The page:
In a true mariage the two become one.



The first reading gives us excellent advise about finding a true friend, and about hanging on to him. What it says about friendship would also be true about finding, and hanging on to, one’s life companion in marriage. One cannot go on forever looking for the perfect mate, because if one should eventually find such a person, one might not have enough to offer that perfect person.

The Gospel is about marriage, and sadly, it is also about divorce. When two people have truly become one in marriage the notion of divorce is as unthinkable as the prospect of cutting one live person down the middle to make two.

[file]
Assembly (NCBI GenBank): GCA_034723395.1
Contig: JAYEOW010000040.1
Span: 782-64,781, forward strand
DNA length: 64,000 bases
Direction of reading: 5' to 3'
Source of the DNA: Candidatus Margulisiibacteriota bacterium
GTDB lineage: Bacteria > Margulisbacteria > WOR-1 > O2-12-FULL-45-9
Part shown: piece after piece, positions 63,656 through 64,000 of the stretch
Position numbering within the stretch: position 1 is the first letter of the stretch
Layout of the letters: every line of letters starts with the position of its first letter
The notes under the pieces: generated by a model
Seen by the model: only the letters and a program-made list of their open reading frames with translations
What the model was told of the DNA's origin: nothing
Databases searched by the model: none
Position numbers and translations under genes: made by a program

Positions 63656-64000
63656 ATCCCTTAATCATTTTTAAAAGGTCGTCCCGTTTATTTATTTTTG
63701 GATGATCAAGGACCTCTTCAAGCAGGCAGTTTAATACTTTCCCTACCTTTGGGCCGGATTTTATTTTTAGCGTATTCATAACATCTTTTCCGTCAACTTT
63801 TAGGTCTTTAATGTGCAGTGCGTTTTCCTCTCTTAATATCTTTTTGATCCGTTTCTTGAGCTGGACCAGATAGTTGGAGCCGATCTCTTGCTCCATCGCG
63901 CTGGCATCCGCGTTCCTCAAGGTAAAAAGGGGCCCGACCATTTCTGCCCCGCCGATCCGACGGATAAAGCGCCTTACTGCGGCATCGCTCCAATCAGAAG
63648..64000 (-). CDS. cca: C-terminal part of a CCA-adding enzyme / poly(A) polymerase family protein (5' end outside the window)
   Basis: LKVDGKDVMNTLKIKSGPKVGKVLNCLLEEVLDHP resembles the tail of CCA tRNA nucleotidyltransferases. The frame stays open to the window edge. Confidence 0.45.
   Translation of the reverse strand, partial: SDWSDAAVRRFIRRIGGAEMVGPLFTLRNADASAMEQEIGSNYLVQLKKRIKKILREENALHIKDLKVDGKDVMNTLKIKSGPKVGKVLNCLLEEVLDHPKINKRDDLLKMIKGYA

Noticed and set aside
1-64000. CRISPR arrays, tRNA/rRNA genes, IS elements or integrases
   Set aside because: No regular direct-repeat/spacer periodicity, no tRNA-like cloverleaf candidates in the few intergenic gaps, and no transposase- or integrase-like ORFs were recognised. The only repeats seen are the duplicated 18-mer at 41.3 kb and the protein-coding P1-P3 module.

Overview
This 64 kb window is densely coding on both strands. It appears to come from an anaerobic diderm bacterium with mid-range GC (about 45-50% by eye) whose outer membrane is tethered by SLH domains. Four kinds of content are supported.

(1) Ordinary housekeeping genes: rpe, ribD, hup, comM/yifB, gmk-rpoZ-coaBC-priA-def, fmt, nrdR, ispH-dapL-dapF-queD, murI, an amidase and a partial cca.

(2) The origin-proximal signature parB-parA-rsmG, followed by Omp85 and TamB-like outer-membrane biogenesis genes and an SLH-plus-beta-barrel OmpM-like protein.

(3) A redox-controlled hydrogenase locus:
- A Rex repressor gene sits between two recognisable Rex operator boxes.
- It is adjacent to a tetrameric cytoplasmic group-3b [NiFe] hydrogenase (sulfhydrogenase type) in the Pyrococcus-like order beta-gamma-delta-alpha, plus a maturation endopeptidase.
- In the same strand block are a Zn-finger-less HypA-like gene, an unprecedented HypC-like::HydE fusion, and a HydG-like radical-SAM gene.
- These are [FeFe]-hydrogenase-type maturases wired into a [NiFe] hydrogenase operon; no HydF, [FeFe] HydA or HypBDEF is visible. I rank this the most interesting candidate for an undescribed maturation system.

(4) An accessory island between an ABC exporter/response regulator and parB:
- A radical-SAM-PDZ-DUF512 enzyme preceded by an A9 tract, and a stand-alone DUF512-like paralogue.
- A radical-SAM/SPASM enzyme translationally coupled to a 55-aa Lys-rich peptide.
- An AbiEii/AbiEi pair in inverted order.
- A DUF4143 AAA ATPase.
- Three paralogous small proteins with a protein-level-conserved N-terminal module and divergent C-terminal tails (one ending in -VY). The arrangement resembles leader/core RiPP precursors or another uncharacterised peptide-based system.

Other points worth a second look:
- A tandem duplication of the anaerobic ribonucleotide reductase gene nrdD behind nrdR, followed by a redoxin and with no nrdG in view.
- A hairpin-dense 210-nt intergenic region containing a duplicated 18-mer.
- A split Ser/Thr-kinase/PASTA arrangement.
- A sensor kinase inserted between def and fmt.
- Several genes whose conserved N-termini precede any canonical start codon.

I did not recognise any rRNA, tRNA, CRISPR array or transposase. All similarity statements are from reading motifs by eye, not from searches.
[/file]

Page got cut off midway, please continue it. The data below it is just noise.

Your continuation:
After Jesus said that a man may not divorce a wife, the Pharisees said that if that were so how could Moses have allowed it. 

Jesus answered that Moses made the exception because of the hardness of some people’s hearts. Now, since Jesus, in the case of people with hard hearts, allowed for an exception, we cannot say that there is no exception to the rule against divorce.

In our marriage ceremony the priest asks, “Have you come here freely, without exception to give yourselves to each other in marriage?” The man and woman usually say they do meet those requirements; but in fact it is sometimes the case that one or both of them are not truly free, or self-giving, or committed to a true marriage. If there is such a lack, then the marriage will not have taken place, and an annulment could be  in order.

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